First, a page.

Oaks Indian Mission has a long and fascinating history. The short version: it was begun as a Moravian mission with the Cherokee nation in Georgia (1801), travelled to Arkansas on the trail of tears, deepened Moravian missions in Oaks, and then became a Lutheran ministry when Danish Lutherans picked it up in 1902. It has remained a Lutheran ministry with Moravian roots ever since.

Today, the mission and church are separate but interlinked. The congregation has about 40 members, plus the approximately 30-40 children from the mission who attend worship. Oaks Indian Mission houses these children in four houses with house parents. In addition to the house parent, the mission also employs an executive director, a development director, and some other kitchen and secretarial staff. Most of the children are homeless, orphaned, neglected, or need to be placed in a residential facility because they lack a secure environment. Not all children at the mission are Indian, although most are.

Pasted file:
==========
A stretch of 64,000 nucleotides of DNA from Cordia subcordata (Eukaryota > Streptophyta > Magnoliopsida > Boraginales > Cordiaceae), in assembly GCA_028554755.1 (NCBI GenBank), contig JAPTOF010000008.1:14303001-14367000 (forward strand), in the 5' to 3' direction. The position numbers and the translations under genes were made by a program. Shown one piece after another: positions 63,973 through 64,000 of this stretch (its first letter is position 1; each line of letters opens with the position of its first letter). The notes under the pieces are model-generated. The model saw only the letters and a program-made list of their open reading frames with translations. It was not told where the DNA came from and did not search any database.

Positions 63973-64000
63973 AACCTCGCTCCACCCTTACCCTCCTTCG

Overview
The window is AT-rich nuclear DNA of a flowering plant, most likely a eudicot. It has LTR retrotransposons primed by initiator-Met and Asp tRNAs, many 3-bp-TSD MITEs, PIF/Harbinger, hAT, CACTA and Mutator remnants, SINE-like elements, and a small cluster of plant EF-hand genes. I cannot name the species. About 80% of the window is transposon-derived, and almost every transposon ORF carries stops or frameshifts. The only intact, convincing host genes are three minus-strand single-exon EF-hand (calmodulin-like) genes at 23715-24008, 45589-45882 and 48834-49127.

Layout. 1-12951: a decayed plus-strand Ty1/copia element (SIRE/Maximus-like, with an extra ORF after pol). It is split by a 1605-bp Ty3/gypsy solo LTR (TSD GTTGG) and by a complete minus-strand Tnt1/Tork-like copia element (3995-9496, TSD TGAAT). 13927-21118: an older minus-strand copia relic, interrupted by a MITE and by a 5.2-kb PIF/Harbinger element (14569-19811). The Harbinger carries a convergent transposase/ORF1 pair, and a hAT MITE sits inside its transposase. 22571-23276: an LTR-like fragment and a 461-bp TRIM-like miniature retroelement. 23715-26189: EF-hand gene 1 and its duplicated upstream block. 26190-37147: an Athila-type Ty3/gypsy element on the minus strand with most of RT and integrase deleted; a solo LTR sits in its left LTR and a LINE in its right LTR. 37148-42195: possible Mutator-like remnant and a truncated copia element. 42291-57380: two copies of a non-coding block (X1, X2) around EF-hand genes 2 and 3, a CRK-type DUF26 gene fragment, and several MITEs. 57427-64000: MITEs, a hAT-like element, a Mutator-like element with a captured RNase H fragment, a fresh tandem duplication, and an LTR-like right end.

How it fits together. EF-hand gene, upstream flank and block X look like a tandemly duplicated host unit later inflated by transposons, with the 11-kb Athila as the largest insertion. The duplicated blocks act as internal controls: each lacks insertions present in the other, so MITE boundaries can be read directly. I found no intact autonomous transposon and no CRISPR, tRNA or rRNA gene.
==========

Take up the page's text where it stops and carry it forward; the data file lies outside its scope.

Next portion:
Travis, our tour guide, estimated that perhaps nine tribes are represented by the children currently at the mission. Our visit began with donuts and fruit and coffee with the Ebenezer welcome committee and Travis, one of the house parents. The welcome committee is proud of their church and the history, and our conversation reminded me how wonderful it is (even sacred) to carve out time in busy days to simply go out and visit one another. I was so glad I hand-delivered the check, and brought parishioners along, rather than simply mailing it.

One woman, a lifelong member of the congregation, said something I will never forget. "I love our history, but I don't come to church to worship our history. I come to church to learn to be a Christian. And I don't worship Indian culture. I come to Christian worship AS an Indian." I need to remember to translate this insight into my own historical and cultural identity.